There’s no question that Michael Jackson changed music history. But how will history remember Michael Jackson?
Since HBO released the new documentary film “Leaving Neverland,” which detailed allegations by two adults who say that they were molested by Jackson as children, the musician’s legacy – already complicated – is up in the air.
But there are other alleged child abusers who have died and whose works, once considered great, have faded into obscurity, in no small part because it is almost impossible to memorialize them without creating the impression of condoning their behavior.
The writer Norman Douglas is a prime example. The subject of a biography I’m working on, Douglas had a reputation for molesting children. After his death, he became an off-limits topic for biographers, and while he had his defenders, he ultimately couldn’t escape historical erasure.
Rumors do little to dim a budding star
During the first half of the 20th century, Norman Douglas was a literary star. Friends with Joseph Conrad, D.H. Lawrence and Aldous Huxley, he was best known for his bestselling 1917 novel “South Wind.”
Virginia Woolf sang its praises in the Times Literary Supplement. Graham Greene recalled how his generation “was brought up on South Wind.” When the hero of Evelyn Waugh’s “Brideshead Revisited” arrives at Oxford after World War I, he brings with him only two novels, “South Wind” and Compton Mackenzie’s “Sinister Street.”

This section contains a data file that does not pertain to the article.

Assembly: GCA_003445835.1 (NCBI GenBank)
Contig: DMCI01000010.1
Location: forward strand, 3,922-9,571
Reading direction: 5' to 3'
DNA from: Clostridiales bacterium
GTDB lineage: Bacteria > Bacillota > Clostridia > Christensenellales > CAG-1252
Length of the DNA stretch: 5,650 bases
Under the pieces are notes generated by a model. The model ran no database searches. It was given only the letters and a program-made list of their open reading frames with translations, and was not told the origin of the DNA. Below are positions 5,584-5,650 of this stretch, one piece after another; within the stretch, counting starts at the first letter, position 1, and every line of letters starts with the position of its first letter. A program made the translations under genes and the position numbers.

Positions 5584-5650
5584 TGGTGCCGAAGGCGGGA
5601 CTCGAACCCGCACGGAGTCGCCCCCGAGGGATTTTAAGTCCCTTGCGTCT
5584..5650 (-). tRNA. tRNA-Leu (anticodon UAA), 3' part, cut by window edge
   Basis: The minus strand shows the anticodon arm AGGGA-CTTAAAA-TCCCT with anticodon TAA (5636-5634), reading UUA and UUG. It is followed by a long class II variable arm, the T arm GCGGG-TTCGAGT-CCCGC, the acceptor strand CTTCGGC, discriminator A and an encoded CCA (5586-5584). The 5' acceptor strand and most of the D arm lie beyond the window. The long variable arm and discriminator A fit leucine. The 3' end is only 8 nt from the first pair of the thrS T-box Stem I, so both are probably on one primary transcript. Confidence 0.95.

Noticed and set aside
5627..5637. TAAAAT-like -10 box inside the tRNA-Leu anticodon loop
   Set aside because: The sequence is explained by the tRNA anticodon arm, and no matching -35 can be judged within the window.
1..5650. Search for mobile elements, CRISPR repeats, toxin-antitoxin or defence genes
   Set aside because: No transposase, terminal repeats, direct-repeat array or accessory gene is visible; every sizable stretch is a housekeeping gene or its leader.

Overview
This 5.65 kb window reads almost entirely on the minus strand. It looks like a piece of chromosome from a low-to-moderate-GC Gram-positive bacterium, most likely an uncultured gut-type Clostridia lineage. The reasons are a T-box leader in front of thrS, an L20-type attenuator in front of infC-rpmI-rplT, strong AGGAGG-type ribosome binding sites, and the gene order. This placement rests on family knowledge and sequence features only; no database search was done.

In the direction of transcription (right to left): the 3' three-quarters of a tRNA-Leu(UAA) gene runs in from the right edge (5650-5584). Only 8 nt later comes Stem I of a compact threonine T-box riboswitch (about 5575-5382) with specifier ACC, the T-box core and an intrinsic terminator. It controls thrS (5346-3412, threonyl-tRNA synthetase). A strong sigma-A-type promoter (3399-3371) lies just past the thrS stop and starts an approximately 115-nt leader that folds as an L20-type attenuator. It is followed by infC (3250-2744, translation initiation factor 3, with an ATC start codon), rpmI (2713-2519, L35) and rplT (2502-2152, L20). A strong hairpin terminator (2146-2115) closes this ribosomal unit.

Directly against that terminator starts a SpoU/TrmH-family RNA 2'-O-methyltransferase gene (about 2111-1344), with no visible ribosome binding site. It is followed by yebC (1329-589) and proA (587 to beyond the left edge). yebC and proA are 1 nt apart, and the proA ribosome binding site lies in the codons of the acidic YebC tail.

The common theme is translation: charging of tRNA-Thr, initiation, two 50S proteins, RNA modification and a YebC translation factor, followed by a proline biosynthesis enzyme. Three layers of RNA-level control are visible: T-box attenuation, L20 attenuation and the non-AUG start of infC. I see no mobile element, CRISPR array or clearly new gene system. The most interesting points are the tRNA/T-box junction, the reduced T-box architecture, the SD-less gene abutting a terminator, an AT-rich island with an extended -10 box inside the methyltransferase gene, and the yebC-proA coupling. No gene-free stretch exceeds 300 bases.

But today Douglas is entirely forgotten.
The reasons why artists’ works go forgotten vary. In Douglas’ case, it’s fair to say that his erudite writing style went out of fashion.
But there’s more to the story. During his lifetime, Douglas was notorious for his relationships with children. In 1912, he lived with a 14-year-old boy in London while he was working at The English Review. Four years later, he was arrested in London for acts of gross indecency with a 16-year-old. After his release on bail, Douglas fled to Italy, where laws regulating sex between men and boys were more lax. He settled in Florence, where his celebrity only grew.
Pino Orioli, ‘Moving Along’ (London: Chatto & Windus, 1934).
Visitors to the city, like Huxley and Lawrence, would seek him out in the city’s cafés. The radical journalist and heiress Nancy Cunard, who met Douglas in Florence in 1923 and became a close friend, recalled the “aureole of legend” that surrounded him.
Douglas was always attended to by Italian boys who worked for him as messengers or cooks, and endless rumors circulated about Douglas’ relationships with these boys. A diary entry written by a friend of Douglas’ described how Douglas performed fellatio on a boy named Marcello. Brothers Sacheverell and Osbert Sitwell warned Cunard that Douglas was dangerous. D.H. Lawrence’s widow, Frieda, told her friend Dudley Nichols that Douglas was “the only wicked man I have known, in a medieval sense.”
Britain’s strict libel laws, the norms of politeness and the power of Douglas’ celebrity seemed to prevent people from writing publicly about his sexual relationships with boys while he was alive.
But you can’t libel the dead.